Unhealthy fallouts from limited vacation time.

A new report in Forbes on the vacation habits of Americans highlights the health issues involved in skipping breaks and embracing a workaholic culture! Expedia’s aptly named Vacation Deprivation survey notes that 35% of respondents will not use their full vacation time (already among the lowest in the world at 14 days a year), leaving an average of 3 days unused. Reasons include job insecurity and the emphasis on productivity. The article notes that vacations help people to decompress and combat stress, a common cause of dangerous diseases in both men and women. The hospitality industry is as vulnerable to the ailments and as needing of the remedies as any other but, nevertheless, lags many other industries in addressing the issue fully.

What the report does not mention is that the workaholic culture is strongly promoted by the media! In an age of 30 something Internet billionnaires, Average Joes and Janes turned celebrity bloggers and hard-driving, million-dollar CEOS, working hard and long is a given – it’s not about juggling priorities anymore as it is about getting ahead and getting there first! Success in the workplace has become an important aspect of all-round happiness. Add to this, the blackberry warriors and Treo addicts for whom staying connected equals staying in control! Nevertheless, as in most things in life, striking a balance (which may vary with each individual) between vacation time and work is the best course to pursue for an optimal outcome.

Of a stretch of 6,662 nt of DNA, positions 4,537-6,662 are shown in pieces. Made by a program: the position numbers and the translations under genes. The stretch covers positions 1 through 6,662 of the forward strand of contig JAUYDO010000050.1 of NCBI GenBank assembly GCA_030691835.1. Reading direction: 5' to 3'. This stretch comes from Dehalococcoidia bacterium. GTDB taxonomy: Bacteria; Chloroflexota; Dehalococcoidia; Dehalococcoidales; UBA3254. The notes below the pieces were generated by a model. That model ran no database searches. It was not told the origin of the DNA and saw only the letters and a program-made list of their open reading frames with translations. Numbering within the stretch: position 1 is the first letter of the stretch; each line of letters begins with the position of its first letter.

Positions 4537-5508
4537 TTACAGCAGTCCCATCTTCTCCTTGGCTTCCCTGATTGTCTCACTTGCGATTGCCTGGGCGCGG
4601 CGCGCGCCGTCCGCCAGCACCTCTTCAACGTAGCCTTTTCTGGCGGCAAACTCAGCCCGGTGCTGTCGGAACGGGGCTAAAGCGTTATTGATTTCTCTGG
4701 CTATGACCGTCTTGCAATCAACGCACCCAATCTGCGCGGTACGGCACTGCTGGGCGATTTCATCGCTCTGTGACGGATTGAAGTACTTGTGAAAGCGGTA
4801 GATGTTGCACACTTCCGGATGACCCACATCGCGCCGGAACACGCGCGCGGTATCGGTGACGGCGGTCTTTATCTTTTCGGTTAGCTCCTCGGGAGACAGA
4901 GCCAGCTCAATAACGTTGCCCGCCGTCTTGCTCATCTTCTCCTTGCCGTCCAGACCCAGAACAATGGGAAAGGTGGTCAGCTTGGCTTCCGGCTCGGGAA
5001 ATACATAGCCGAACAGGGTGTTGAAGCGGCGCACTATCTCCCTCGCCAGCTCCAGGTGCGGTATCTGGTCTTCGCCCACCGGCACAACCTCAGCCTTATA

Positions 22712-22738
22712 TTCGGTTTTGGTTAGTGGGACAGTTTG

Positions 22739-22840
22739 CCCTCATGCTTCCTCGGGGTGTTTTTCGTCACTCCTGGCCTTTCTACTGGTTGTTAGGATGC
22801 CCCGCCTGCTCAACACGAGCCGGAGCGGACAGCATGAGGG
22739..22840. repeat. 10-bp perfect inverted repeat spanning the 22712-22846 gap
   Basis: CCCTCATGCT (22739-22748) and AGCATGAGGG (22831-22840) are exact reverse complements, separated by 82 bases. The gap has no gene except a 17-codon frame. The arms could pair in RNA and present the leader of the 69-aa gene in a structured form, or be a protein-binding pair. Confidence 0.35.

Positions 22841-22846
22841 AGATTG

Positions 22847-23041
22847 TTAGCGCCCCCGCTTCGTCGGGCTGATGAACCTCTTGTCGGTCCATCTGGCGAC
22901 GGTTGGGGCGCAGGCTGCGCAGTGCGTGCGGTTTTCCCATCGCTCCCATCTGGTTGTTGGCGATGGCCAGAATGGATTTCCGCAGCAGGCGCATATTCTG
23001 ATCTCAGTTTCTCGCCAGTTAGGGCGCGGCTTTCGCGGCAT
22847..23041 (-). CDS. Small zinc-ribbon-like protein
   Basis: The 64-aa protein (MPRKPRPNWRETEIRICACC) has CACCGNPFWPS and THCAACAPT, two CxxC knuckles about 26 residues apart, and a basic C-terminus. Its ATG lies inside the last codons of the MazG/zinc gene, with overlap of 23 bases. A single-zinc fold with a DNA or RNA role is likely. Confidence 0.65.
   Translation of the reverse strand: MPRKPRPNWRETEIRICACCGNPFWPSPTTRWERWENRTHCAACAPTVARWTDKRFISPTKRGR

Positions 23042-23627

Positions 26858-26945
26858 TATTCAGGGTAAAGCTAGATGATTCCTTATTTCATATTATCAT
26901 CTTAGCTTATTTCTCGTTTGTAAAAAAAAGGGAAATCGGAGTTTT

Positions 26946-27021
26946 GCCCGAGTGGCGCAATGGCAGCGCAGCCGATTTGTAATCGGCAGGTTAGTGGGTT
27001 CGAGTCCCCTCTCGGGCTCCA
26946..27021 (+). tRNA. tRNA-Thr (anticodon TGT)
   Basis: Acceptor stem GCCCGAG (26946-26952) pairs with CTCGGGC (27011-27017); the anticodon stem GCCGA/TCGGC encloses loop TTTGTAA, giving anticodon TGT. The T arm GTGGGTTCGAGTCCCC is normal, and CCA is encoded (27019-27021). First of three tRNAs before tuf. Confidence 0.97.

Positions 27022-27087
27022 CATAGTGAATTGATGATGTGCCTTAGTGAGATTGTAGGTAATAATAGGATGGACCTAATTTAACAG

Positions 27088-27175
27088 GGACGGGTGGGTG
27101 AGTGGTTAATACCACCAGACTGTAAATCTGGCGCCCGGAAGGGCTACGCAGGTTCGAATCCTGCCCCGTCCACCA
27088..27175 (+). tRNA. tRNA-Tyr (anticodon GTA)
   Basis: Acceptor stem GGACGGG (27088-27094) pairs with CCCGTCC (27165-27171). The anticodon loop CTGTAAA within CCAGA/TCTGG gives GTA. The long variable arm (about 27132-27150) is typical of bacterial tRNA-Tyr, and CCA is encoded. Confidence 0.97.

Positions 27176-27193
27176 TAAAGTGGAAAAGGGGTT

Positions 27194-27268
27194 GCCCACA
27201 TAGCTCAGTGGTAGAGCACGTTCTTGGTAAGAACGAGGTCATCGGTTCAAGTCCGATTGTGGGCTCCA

Published by

Vijay Dandapani

Co-founder and president of a New York based hotel company for 24 years. Grew the firm to five hotels in Manhattan and also developed a greenfield project at MacArthur airport, New York. Speaker at numerous prestigious forums including Economy Hotels World Asia, Lodging Conference, NYU, Columbia University Real Estate Roundtable, Baruch College's Zicklin School and ALIS. President and ceo of New York City Hotel Association since January 2017.

One thought on “Unhealthy fallouts from limited vacation time.”

  1. The yuppies of the 80s started this trend of productivity over vacation. In response, today’s upper-management doesn’t know how to embrace vacation time. In a sort-of fraternity hazing ritual, when today’s “10 days or less vacation” users become tomorrow’s leaders they definitely won’t know how to create a judgement free workplace. Instead it’ll be stories of “in my day we didn’t even take 10 days of vacation AND we worked holidays… in the snow, uphill.”
    My only hope and/or chance is that more people read Tom Peters book about the future workplace and hire more consultants. If I can get out of the grind and consult, I might not take more vacation time, but at least when I do I don’t have to worry about what the boss thinks.

Comments are closed.